Also in early October, in the presence of the prosecutor and examining magistrates, employees of the shipping companies used to mail the incendiary packages were called to identify some of the accused. None of the employees recognized our comrades, and the statement of one of the “key witnesses” against Karagiannidis was quite revealing:
The police showed me four or five photos to see if I recognized one of them. I initially told them I was incapable of identifying someone I saw for two seconds and who was also wearing a motorcycle helmet. They then asked me if I could perhaps identify some physical features. I told them I couldn’t, and they asked me if any features were similar to those in the photos they showed me. I told them I couldn’t recall exactly, and they responded: “Good, we’ll put it down as ‘some similar features.’”Meanwhile, prosecutors are preparing briefs regarding other attacks claimed by the Fire Cells Conspiracy. It’s still unclear whether a single trial will cover the group’s “complete works” or whether there will be a series of trials with slight changes in the ranks of the accused. In any case, authorities are insisting on attributing membership in the group to the four comrades arrested during the December 4, 2010 antiterrorist operation, among whom Karagiannidis and Mitrousias were already sentenced at the first trial to 20 and 11 years in prison respectively. Stella Antoniou and Costas Sakkas are facing the same charges as Karagiannidis and Mitrousias, while Dimitris Michail and Christos Politis—arrested the same day as the other four and released pending trial after spending six months in prison—are not mentioned in the brief, and prosecutors will be requesting their acquittal. The charges against the accused, whether they have revealed themselves to be Fire Cells Conspiracy members or not, are the same: “forming a terrorist organization,” “carrying out acts of terrorism,” etc., as well as “forgery” (given that fake identification documents were found). Karagiannidis and Sakkas face the additional charge of “impersonating authority,” since they are accused of dressing up as police officers in order to collect personal information from pedestrians (some students admitted to recognizing them) in order to create fake identification documents based on information from real people.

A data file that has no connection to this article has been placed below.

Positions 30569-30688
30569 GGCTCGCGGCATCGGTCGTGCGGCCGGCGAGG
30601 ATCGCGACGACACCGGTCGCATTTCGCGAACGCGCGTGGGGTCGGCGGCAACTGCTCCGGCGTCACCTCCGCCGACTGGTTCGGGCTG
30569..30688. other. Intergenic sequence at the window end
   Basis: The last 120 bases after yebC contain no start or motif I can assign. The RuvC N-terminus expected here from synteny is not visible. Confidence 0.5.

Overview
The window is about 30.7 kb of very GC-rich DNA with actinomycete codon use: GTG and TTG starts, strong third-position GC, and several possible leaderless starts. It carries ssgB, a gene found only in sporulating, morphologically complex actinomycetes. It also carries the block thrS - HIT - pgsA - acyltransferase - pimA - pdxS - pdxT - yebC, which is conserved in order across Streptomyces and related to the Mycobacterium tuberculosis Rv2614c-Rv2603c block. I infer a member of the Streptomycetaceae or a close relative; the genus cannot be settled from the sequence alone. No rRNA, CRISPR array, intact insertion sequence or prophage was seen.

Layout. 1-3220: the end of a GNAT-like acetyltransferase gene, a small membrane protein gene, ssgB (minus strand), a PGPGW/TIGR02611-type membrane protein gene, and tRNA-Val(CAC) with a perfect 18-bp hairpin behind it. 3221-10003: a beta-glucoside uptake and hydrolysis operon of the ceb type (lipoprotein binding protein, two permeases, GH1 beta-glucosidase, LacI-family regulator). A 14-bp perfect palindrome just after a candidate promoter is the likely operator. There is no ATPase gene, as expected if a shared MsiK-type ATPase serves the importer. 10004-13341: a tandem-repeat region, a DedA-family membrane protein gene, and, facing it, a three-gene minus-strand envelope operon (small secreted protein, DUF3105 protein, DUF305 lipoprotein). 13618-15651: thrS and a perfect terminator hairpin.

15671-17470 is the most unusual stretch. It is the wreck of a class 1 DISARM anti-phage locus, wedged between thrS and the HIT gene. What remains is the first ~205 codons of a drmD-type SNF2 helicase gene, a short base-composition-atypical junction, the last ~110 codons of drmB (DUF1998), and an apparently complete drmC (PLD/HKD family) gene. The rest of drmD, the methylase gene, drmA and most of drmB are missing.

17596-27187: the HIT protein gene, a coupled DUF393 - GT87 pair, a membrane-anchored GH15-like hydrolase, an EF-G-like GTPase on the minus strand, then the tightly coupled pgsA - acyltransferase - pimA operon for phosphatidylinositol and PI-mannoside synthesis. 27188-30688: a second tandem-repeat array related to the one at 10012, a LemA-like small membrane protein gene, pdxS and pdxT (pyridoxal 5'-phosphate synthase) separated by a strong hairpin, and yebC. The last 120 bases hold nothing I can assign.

Additionally, the infamous accusation of being “leader” of the Fire Cells Conspiracy has reared its head again. You’ll recall that in early 2011, even before the first trial against the group began, the role of leader of the organization was attributed to Hatzimichelakis. Now, prosecutors are again toying with the same idea, but at the moment they are proposing three different “candidates” for the “position,” insinuating that the “leadership role” could have been filled by Bolano, Giorgos Nikolopoulos, Christos Tsakalos, or—why not?—all three of them together. An excerpt:
They, together with Hatzimichelakis and other unidentified people, ran the Fire Cells Conspiracy organization, in which they held decision-making and leadership positions. Their role was principal and decisive regarding the acquisition and supply of material and other means used by the organization to manufacture improvised explosive devices with the aim of illegally distributing them, the use and maintenance of apartments and storage spaces as hideouts and places to stockpile weapons, as well as the writing of the organization’s communiqués and their posting on Indymedia.On November 7, an Athens Supreme Court tribunal will examine the petition to suspend the sentence of comrade Panayiotis Masouras. The same petition was submitted by the defense after sentencing in the first Fire Cells Conspiracy trial, but it was unanimously rejected. According to reports, the tribunal’s decision will be made public within a few days. Konstantina Karakatsani’s defense will be submitting the same type of petition in early December.
There has also been some amusing news. An Antiterrorist Unit agent who testified at the first Fire Cells Conspiracy trial (he was part of the surveillance team tasked with watching Hatzimichelakis’ apartment) was arrested two weeks ago for the armed robbery of a lottery agent’s in the Aghios Dimitrios neighborhood of Athens. His haul was 180 euros, and he was immediately caught by his own colleagues.